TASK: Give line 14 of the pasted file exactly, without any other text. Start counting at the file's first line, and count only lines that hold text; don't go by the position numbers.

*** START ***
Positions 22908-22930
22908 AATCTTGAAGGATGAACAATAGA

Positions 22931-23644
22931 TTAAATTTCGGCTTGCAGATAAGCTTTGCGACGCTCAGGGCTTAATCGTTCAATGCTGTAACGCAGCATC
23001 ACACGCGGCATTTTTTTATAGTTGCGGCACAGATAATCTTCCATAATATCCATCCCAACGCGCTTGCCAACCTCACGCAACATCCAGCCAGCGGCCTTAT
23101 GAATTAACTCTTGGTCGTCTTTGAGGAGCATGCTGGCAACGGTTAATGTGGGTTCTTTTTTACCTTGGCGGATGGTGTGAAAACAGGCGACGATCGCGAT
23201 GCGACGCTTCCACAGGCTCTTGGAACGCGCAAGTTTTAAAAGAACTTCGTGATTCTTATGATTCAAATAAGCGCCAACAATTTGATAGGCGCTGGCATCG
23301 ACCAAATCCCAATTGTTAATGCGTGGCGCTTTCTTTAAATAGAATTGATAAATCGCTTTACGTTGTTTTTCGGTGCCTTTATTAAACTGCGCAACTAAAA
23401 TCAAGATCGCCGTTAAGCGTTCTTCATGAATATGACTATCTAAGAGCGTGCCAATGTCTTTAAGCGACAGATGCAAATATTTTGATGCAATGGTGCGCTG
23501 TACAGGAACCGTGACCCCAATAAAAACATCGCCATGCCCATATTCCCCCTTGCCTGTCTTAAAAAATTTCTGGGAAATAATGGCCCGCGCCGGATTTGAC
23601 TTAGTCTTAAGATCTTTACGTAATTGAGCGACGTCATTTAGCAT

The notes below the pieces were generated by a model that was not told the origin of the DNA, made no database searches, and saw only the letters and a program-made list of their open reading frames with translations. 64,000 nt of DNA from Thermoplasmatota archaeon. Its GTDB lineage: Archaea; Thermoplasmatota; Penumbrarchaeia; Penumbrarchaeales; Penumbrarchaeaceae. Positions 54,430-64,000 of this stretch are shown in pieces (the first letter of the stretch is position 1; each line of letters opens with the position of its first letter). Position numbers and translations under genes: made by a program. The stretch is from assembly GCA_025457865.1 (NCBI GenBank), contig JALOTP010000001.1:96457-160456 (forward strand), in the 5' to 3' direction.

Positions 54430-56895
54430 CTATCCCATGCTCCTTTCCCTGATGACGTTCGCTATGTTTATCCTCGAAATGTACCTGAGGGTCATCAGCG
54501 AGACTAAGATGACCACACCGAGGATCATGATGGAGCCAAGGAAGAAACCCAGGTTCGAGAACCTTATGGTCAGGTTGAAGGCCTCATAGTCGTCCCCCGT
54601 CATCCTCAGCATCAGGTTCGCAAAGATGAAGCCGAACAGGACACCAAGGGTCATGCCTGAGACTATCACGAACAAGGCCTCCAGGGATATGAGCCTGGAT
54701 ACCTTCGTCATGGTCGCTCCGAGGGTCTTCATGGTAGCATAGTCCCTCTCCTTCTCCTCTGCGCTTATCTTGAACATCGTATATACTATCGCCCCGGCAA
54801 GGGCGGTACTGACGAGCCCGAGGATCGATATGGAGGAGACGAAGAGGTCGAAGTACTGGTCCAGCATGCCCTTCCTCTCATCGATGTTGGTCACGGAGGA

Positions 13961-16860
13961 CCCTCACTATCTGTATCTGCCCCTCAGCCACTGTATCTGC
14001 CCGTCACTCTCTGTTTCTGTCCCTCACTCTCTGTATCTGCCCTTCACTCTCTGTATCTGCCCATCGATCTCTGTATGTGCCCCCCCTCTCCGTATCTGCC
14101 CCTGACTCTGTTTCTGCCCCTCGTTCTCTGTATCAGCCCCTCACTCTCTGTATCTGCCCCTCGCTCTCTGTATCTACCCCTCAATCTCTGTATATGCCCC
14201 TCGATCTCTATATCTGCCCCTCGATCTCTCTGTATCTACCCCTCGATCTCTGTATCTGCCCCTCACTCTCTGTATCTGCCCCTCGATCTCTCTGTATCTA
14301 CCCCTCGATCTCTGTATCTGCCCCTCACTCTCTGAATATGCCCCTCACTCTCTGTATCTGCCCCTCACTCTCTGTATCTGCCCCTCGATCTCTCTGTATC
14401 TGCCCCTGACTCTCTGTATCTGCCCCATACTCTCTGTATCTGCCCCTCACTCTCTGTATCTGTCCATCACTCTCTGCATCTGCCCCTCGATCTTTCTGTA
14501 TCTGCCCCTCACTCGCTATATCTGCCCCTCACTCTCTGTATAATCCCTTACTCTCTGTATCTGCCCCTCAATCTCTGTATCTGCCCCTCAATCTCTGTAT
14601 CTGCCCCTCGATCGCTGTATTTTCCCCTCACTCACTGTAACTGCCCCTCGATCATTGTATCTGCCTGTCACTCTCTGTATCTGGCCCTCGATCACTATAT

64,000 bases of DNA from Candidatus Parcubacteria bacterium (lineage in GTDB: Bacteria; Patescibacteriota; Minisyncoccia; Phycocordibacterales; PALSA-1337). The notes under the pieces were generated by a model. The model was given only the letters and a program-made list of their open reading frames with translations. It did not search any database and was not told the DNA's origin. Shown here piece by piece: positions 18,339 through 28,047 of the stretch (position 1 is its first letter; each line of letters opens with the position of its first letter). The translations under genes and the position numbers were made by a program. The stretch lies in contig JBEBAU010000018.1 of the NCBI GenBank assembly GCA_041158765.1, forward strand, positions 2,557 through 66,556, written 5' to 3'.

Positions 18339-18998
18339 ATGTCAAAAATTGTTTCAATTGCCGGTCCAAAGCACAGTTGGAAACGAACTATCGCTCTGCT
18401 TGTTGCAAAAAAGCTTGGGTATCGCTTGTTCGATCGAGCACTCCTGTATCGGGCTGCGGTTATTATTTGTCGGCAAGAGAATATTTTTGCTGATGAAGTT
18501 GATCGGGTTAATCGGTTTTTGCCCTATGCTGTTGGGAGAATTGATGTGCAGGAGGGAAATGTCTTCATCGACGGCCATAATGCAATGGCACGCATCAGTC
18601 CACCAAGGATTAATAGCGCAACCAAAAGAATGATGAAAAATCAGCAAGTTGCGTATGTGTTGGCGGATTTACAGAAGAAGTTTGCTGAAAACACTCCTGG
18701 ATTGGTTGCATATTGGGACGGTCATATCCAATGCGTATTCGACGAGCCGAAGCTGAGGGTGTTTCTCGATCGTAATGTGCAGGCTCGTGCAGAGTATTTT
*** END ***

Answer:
54430 CTATCCCATGCTCCTTTCCCTGATGACGTTCGCTATGTTTATCCTCGAAATGTACCTGAGGGTCATCAGCG